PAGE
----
February is Pet Dental Month
In February we’re celebrating Pet Dental Month! At Casillas Veterinary Hospital we always emphasize preventative care for our patients, and part of that care is bringing your dog or cat into our office for a dental checkup on a regular basis. Our vet team wants you to know that poor dental hygiene can lead to serious illness in pets, so keeping their teeth and gums healthy is key to a happy life.
East Los Angeles Vet Explains Dental Care
Like their human owners, dogs and cats have teeth that develop plaque over time. This plaque can build up, becoming tartar, a hard yellowish substance that stains the teeth. This tartar can cause infections and tooth decay, which are painful, and the infections can spread throughout the body, endangering the general health of the animal. Good dental hygiene, beginning with regular tooth brushing, is the way to prevent this from happening.
If you’ve never tried to brush your pet’s teeth, our team will be happy to walk you through it. It takes patience as you and your pet get used to the process, but most animals learn to sit quietly while their teeth are being cleaned. We’ll check your progress at your pet’s annual wellness exam, and do a professional cleaning then if needed.
Tips for Pet Dental Care
Having a plan and using patience is the key to getting your dog or cat used to having its teeth brushed on a regular basis. Begin by letting your pet get used to the brush itself. Start the process during a quiet time when your pet is well rested and relaxed. Don’t expect perfection the first time you try to brush your pet’s teeth. It’s a process that can take many sessions before you’re both comfortable with it.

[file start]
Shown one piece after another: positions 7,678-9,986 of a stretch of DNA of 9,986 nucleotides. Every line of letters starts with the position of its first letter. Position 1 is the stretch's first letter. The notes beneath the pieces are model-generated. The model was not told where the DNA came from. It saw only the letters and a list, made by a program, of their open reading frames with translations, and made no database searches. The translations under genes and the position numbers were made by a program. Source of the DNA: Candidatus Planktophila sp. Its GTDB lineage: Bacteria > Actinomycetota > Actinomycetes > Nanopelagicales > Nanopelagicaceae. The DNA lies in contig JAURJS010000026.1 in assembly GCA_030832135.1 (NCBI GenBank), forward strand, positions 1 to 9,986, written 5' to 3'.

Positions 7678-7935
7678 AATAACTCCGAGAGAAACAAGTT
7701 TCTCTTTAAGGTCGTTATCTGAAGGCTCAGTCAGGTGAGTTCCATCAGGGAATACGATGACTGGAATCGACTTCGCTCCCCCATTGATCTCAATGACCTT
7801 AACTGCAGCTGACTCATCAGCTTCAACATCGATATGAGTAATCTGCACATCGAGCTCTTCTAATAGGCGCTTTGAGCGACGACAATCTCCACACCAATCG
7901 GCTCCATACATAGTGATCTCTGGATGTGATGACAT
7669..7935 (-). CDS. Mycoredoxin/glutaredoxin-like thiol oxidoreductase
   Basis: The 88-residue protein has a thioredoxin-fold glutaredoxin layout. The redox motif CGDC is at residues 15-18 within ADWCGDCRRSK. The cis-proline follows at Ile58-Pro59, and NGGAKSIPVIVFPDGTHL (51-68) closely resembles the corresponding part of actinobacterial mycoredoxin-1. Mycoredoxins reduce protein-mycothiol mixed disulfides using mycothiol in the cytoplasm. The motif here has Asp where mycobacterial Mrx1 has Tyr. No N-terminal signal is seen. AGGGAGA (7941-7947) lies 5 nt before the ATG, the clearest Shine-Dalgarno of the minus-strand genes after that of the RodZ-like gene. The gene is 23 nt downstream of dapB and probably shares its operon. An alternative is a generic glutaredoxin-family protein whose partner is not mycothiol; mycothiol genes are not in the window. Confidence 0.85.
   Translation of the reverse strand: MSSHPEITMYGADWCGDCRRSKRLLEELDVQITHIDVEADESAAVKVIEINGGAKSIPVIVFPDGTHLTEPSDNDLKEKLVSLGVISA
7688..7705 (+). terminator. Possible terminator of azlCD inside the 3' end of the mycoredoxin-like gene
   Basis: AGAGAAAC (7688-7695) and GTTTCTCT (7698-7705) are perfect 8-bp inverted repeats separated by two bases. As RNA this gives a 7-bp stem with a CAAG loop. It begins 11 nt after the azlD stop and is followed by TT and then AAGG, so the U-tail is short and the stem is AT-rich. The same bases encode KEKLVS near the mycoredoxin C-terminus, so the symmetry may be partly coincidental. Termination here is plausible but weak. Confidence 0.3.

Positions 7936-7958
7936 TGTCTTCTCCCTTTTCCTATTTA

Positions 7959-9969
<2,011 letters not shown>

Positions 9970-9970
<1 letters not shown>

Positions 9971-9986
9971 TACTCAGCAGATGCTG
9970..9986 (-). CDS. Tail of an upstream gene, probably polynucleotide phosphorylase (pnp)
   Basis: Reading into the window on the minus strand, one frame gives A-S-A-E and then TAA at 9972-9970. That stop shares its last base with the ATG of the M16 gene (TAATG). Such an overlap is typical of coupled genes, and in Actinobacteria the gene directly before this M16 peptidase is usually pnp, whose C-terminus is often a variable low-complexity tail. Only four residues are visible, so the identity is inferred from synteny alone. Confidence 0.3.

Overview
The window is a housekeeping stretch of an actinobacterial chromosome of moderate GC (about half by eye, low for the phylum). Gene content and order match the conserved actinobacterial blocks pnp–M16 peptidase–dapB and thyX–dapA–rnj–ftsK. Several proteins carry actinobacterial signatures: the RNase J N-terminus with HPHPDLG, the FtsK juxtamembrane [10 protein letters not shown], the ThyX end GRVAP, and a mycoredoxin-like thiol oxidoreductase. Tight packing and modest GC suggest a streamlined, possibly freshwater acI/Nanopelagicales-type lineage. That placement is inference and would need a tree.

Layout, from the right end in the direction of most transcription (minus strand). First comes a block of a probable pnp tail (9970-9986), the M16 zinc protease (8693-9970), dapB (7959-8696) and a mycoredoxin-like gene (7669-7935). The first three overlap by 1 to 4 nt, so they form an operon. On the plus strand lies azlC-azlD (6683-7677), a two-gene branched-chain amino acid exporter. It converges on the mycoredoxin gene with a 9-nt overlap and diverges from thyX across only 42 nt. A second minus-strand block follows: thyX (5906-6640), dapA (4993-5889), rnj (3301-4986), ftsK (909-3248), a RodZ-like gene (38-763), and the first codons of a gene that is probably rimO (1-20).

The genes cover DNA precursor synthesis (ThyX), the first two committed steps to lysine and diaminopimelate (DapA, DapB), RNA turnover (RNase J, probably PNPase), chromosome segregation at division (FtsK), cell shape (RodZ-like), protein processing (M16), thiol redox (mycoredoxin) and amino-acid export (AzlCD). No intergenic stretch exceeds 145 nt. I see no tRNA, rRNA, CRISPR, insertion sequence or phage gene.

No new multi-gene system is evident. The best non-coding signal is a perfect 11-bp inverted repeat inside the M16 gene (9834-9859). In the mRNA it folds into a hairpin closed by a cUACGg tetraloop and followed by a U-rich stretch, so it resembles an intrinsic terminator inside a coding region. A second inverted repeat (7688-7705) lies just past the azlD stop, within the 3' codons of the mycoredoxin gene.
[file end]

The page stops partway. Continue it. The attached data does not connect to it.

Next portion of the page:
Never use human toothpaste while brushing your pet’s teeth. Pet toothpaste is meant to be swallowed, while dogs and cats can get sick from swallowing human toothpaste.
Some pets, particularly cats, have a very hard time adjusting to having a toothbrush in their mouth. If your pet objects strongly, start with a softer object such as a cloth or a bristled finger cot made for cleaning pet teeth. This will allow your pet to get used to you putting objects in its mouth and on its teeth. Once that process is a learned behavior, move on to using the brush for a minute or two each day.
While brushing your pet’s teeth every day is ideal, aim for a more realistic once or twice a week to keep your pet healthy.
If you’ve got any questions about pet dental care, call our office at (323) 215-1810. We serve patients in East Los Angeles, Montebello, Lynwood and the surrounding areas.